While It’s Compiling is a new series of interviews with experts across a range of bleeding-edge technologies and practices, exclusive to Skills Matter. Be sure to subscribe to this blog for future interviews, or follow us on Twitter.
Find out who we’ll be interviewing next, and get a chance to put your questions forward with the hashtag #whileitscompiling.
This week we caught up with Robert Pickering – an experienced software engineer, community leader and author of Beginning F# (Apress), as well as the programme lead on the upcoming Functional Programming eXchange.
1. What attracted you to Functional languages in the first place?
When I was at university – quite a while ago now – we learned a lot of FP. I liked it, but found the language at the time lacked the libraries they needed to get useful stuff done. I moved on from that when I started working and ended up mainly working with the pre-.NET Microsoft platform and forgot about FP.
When .NET came out it seemed like a natural move for me to get into that. I like the idea of a multi-language platform, but I was disappointed with what C# and VB.NET were offering, especially in their first version. They didn’t offer many interesting features, so I started to look around for other language targeting .NET and found F# when it was in its early pre-release versions. This reignited my interest in FP and the rest just flowed from there.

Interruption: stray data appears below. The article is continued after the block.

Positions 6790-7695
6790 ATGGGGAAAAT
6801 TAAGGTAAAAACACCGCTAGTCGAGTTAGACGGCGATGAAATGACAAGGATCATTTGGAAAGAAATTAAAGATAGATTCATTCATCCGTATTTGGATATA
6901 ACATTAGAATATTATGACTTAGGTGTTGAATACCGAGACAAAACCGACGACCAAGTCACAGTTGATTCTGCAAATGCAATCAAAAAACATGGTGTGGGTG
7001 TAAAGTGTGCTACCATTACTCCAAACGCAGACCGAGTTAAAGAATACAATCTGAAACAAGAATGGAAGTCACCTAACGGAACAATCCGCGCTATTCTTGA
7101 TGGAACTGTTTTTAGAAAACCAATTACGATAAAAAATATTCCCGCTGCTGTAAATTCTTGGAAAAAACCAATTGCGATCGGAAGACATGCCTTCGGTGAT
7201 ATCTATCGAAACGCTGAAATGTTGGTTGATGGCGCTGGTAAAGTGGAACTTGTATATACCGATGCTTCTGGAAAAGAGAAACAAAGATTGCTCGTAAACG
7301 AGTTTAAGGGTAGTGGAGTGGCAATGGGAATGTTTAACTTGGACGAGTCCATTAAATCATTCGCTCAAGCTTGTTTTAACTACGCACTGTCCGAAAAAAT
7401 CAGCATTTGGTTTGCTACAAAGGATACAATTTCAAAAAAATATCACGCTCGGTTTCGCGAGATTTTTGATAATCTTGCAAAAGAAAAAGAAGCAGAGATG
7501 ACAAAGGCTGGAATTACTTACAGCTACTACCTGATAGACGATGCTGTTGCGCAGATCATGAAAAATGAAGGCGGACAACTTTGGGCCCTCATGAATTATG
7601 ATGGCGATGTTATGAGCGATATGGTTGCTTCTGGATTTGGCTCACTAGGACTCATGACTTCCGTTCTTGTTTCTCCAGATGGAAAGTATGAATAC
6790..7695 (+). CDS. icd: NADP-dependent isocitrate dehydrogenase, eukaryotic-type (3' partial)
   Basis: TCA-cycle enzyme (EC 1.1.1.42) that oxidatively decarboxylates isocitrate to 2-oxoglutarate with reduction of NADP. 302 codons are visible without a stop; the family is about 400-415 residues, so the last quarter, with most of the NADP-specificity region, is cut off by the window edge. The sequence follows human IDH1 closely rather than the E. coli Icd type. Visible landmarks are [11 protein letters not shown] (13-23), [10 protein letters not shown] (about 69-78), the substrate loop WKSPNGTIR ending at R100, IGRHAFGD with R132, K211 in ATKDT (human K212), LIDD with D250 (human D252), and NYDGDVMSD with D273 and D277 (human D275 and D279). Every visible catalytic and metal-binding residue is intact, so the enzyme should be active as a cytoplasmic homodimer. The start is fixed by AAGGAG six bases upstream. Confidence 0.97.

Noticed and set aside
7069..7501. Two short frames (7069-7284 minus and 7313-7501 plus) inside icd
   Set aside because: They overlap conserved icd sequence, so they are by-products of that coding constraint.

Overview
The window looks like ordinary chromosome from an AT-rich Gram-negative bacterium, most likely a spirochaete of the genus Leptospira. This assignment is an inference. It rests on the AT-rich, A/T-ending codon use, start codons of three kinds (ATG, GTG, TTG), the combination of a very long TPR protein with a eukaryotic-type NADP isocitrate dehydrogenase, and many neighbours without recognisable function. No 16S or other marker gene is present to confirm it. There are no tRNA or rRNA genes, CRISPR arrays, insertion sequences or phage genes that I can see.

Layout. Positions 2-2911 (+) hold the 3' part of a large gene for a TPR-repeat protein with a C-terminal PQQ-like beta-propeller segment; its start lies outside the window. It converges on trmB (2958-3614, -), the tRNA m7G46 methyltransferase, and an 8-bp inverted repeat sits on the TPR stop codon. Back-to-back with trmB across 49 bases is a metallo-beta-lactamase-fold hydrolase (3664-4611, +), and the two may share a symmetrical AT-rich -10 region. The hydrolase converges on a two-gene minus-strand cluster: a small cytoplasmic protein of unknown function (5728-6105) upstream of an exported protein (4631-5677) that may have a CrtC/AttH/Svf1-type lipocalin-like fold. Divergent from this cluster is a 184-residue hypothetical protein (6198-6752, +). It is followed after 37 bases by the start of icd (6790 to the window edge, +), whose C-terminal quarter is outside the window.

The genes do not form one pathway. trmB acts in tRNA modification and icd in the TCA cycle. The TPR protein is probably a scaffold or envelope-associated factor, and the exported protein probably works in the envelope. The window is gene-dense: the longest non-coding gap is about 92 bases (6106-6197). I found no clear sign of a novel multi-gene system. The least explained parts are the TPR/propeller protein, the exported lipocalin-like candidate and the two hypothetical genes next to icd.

2. What are you working on?
I’m currently a software engineer at RFQ-hub, a small software house based in Paris. We sell software for managing requests for quotes for the purchase of equity derivative products. It’s a fun place to work.
3. Do you work solely Functional Programming languages, or do the projects you work on have some FP code and some OO/Procedure code? If so how does that fit together?
When I arrived the code base was entirely on C#. I’ve slowly started to slip some F# into the code based. It’s been quite easy to do, since the integration between C# and F# works so smoothly. There’s no intention rewrite the whole thing in F#, but we now look at using F# wherever it might be appropriate, especially for simplifying complex domain logic. Since I started a few friends have joined the company who are also interested in FP, so that’s helped too.
4. What is one piece of advice you can give to new programmers?
Try lots of things and see what works for you. Programmers can often get specialized quite quickly but I’ve often found in programming having knowledge that covers a large breadth of topics is often very useful. It’s often the case that things that seem quite simple on the surface often turn out to be quite complex once you start digging into the topic. Sometimes you need to accept the simple explanation and get on with things, but if you have time, start to dig a bit.
5. What would you like to ask the community?
I often feel a little jealous when I visit London as the programming community is bigger and more diverse than here in Paris. So, if anyone is interested in coming and visiting Paris to give a talk at user group, let me know; it shouldn’t be a problem to set something up!
Robert is the programme lead for the Functional Programming eXchange and will be there alongside John Hughes, Kevin Hammond, Philip Wadler and many more experts on the 14th March 2014. Find out more information and book your ticket now on the Skills Matter website.
What do you think? Is the London programming community really bigger and more diverse than Paris? Leave us a comment below!